August 13, 2007

I'm Back. Let's get it on.

It's time. Time to stop riding, and start writing. These are some of my first thoughts outside of California.

My break is over, and after three days in Barcelona, I'm ready to take up the challenge of racing in the World Championship again. It's about time, because after roughly two weeks since the Red Bull USGP at Laguna Seca, I was starting to forget what it was like to be a part of this crazy whirlwind. The Team is coming back as strong as can be, and we've scheduled two additional days of testing after the Brno race this upcoming Sunday. That's five days on-track, and a lot can happen in five days.

There's so much I want to write about, and the last two race weeks were amazing. Sachsenring was full of highs and lows, and Laguna Seca was a another back-to-back up and downer. Actually, Laguna was a bit of a disaster, but we all did our jobs and hung in there, and the record will show another top ten performance by Barros and a stellar debut in the category by Chaz Davies, subbing for the injured Alex Hofmann, who was taken out by an errant Frenchman. The Hoff has been recovering from THIS with the help of Dr. Ting, and I'm hopeful that he can make a comeback at Misano in a few weeks.

While I'd like to start talking about the last races, I'd really rather catch up with how I've been feeling lately, what it was like to ride through the Bay Area again (and on a DUCATI!), and go through a bit more of what it's like. Maybe this should be Part 2, but there's no time now to clearly separate things. One thing is for sure, the weeks away were wild, bold, and beautiful.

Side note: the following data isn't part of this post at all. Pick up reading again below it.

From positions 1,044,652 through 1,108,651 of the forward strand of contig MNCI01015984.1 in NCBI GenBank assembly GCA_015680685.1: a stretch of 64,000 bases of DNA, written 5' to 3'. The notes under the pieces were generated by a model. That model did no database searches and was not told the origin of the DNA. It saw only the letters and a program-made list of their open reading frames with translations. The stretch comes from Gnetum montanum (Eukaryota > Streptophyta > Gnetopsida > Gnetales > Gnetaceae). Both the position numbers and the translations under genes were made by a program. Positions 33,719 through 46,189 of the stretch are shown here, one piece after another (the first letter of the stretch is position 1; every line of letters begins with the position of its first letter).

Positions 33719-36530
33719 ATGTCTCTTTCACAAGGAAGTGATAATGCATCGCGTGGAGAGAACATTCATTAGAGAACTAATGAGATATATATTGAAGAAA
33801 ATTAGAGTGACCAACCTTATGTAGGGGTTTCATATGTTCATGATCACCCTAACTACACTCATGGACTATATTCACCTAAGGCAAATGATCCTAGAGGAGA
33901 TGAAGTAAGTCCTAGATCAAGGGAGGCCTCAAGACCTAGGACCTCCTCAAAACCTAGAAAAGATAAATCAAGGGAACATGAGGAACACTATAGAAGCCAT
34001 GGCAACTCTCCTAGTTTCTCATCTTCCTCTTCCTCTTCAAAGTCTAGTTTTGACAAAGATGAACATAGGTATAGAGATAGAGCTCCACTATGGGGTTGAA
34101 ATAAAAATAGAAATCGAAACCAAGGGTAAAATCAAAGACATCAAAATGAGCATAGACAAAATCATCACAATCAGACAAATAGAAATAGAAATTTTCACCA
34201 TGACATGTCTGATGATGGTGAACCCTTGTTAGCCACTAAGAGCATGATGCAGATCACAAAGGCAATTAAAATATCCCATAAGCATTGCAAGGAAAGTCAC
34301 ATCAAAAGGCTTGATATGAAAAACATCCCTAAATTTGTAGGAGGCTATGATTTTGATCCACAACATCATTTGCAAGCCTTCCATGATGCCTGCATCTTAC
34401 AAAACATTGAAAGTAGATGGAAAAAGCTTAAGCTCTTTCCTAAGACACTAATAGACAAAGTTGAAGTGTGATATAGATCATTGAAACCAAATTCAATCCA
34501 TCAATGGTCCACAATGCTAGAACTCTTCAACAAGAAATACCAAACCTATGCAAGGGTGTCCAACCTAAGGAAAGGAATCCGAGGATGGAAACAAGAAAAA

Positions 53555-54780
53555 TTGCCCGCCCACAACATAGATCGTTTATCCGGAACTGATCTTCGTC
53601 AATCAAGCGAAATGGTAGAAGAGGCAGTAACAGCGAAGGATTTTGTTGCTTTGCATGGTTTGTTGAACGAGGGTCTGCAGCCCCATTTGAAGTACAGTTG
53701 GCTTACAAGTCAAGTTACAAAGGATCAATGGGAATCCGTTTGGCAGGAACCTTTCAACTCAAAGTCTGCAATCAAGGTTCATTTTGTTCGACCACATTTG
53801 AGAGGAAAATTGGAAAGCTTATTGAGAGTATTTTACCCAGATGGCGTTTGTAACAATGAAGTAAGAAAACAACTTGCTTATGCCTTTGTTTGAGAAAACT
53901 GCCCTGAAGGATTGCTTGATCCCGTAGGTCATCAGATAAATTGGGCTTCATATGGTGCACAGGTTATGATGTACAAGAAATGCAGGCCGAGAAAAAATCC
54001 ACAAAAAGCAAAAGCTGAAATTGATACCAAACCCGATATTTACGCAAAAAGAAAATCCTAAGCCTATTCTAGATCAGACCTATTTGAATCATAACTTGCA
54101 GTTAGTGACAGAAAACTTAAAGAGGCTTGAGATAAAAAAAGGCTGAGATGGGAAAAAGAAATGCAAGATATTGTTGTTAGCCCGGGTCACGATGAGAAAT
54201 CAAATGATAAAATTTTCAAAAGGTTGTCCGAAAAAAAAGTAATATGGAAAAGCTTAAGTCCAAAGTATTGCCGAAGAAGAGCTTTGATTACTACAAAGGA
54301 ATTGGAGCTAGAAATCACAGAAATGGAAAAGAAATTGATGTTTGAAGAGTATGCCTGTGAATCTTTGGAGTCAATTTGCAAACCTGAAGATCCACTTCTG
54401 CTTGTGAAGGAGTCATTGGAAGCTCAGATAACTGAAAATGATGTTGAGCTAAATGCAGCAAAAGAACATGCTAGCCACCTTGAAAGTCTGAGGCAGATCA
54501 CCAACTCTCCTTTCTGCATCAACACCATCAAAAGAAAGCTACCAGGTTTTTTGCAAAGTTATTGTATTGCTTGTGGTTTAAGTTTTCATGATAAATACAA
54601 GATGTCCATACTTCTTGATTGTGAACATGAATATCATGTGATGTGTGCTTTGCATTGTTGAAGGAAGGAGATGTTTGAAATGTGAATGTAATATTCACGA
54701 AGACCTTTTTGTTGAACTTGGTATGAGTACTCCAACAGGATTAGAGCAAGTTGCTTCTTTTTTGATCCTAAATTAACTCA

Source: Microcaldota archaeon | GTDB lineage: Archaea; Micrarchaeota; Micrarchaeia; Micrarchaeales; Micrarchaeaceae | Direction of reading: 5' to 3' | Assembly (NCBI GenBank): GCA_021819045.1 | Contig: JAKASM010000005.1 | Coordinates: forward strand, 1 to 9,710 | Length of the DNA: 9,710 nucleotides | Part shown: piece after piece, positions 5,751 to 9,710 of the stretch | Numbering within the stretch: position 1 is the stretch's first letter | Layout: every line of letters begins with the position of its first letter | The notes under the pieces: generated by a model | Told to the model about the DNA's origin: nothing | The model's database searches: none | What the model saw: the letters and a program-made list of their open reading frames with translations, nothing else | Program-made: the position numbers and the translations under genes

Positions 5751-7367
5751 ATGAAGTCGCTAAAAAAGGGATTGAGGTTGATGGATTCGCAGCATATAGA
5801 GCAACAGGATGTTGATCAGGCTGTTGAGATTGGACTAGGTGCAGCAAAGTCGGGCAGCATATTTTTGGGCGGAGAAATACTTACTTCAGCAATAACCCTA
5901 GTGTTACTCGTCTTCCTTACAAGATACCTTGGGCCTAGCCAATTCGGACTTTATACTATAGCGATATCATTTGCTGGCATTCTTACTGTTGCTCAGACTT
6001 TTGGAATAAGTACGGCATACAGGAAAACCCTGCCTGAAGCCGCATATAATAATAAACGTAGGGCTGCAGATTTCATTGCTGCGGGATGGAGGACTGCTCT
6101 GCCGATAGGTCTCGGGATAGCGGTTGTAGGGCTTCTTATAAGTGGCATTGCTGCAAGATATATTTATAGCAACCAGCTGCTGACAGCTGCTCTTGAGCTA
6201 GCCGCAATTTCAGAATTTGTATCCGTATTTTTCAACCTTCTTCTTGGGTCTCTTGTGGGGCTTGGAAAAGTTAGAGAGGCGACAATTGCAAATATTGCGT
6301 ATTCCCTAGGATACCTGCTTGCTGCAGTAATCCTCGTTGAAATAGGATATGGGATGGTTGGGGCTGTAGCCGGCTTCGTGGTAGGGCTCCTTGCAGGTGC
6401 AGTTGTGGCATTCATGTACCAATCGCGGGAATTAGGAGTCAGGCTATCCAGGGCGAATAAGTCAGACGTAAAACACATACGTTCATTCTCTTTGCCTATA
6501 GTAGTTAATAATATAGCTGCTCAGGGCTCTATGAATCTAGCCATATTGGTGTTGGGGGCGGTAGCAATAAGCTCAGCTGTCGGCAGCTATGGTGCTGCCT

I left Barcelona on July 10th for Germany, and I finally returned to Barcelona on the afternoon of August 10th. That meant a month out, and I packed accordingly. The big rig ( my Alpinestars 747 gear bag) and my smaller carry-on made it all the way through, laden with keepsakes for my friends back home and clothes aplenty. It was a rough trip, though, as the big bag was torn upon arriving to Dresden in (former) East Germany. Not a problem, because the on-track Alpinestars folks hooked me up and repaired it at the racetrack so I would be good for the journey home. I won't get fully into Germany right now, except to say that I had one of the busiest weeks of my life - until Laguna, that was. I was exhausted when I left for California, ultra early on Monday morning. Mentally, I was worried about both my riders, who each had suffered hand injuries that week, and also I was concerned about the bikes, because the distance to Laguna meant that emergency supplies from Ducati Corse in Bologna were not going to be there for me if anything serious went down in California. I should have had more faith, but my job is to plan for the worst, and worry the rest of the time. It was pointless to stress about it though, I had what I felt the Team needed and I knew that everything would work out in the end. It always does.